Whenever I have to walk somewhere in this city — and I walk almost everywhere, so it’s frequent — I tend to take alleys and lanes to get there.
Almost a week ago, myself and two of my coworkers set out to try Smoke’s Poutinerie, which is situated on River Street just west of Main Street, and directly across from the entry to a laneway I often take to get to the Cornerstone Pub.
Because it was so close to the newsroom, we decided to walk to the restaurant.
But this column isn’t about my walking routes, poutine, or even the cleanliness of the city’s lanes and alleys.
It’s about the condition of a particular building that fronts on to Main Street.
Chances are, if you have walked the same laneway, or up First Avenue Northwest, or even out of the entrance of Mosaic Place that faces it, you’ve spotted the building I’m talking about.
I’m talking about the tall, brick structure beside Nit’s Thai Food that is almost entirely missing a back wall.
Since I moved to the Friendly City almost two years ago, I’ve walked past that building dozens of times.
Every time I do, I wonder why the city continues to allow it to stand in the condition it is now in.
There are dozens of reasons why it should be torn down or repaired.
A big one is public safety.
Once, when walking past the structure on my way to the Cornerstone, I bumped into an employee of a nearby business who said brick chunks have fallen off the wall in the past as it continues to weather the damages brought on by the seasons.
The employee said she was concerned that one day someone would walk past and be struck by falling debris.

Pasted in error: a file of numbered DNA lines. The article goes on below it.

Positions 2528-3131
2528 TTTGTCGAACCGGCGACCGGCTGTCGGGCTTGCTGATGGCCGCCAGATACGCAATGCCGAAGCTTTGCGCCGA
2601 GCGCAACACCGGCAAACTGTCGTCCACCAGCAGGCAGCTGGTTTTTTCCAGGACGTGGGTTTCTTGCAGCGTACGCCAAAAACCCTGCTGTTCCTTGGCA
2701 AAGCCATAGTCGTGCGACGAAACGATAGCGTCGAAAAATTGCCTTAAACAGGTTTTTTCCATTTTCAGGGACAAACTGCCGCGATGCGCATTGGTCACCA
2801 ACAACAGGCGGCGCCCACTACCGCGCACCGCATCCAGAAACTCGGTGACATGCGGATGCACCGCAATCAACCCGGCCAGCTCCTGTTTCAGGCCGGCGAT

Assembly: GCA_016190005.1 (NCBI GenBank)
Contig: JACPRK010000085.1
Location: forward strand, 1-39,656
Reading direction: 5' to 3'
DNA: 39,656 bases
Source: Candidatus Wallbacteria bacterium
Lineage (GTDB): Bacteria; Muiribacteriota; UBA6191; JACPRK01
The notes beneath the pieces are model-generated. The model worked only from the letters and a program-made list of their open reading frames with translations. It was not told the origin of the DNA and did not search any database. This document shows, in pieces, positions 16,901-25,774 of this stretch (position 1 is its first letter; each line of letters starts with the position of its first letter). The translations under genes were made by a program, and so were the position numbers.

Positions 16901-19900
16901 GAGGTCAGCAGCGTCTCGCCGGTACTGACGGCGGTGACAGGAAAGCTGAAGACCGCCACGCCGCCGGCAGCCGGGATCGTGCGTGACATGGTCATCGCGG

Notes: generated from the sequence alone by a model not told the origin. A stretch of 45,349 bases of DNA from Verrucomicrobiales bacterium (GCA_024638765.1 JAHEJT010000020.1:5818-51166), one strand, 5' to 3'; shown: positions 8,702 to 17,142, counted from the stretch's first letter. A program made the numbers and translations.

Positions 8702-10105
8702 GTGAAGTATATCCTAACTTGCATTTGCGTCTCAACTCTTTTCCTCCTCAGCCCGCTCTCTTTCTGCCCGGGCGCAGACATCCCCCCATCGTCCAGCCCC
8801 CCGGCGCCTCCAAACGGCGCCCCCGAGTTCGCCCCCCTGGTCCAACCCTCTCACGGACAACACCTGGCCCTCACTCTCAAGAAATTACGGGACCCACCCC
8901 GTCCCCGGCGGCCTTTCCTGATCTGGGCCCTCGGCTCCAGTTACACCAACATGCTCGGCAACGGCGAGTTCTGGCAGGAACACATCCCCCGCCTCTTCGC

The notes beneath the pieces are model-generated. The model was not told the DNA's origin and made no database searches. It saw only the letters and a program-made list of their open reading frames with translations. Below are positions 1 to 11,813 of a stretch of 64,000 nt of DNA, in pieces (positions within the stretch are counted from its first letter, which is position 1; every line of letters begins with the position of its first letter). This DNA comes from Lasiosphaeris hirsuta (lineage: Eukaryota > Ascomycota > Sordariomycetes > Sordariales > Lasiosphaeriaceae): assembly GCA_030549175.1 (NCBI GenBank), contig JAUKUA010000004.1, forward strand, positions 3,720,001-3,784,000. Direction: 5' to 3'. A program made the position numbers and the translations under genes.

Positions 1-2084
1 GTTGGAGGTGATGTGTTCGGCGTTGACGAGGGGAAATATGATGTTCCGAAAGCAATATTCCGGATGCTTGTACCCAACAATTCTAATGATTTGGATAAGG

She’s not an engineer and neither am I, and so neither of us is really qualified to comment on how sound the building actually is, but a similar thought has certainly crossed my mind.
Slightly less important, but still a point worth making: the building is an eyesore. The back side, stripped of all of the brick that was once there, is now obstructed using white tarp and what appears to be metal caging. Birds have nested there, and often have torn their way through the tarp.
The front side doesn’t look much better, boarded up and closed off as it is. It’s an empty, decrepit building on the city’s main street.
That’s hardly an image of growth and prosperity, especially when it’s also visible from a facility that is held by some as this city’s pride and joy, and that certainly draws large volumes of people into the city for concerts and other events.
To be fair to the city, it’s possible this one isn’t solely on their heads.
The building may have an owner with plans to do something with it.
But the city should either be pushing aggressively to see those plans enacted, or working on another solution for the structure. Whether it’s dangerous to public wellbeing or not, the building is a black mark on Main Street, and it needs to go.
Justin Crann can be reached at 306-691-1265 or follow him on Twitter @J_Crann.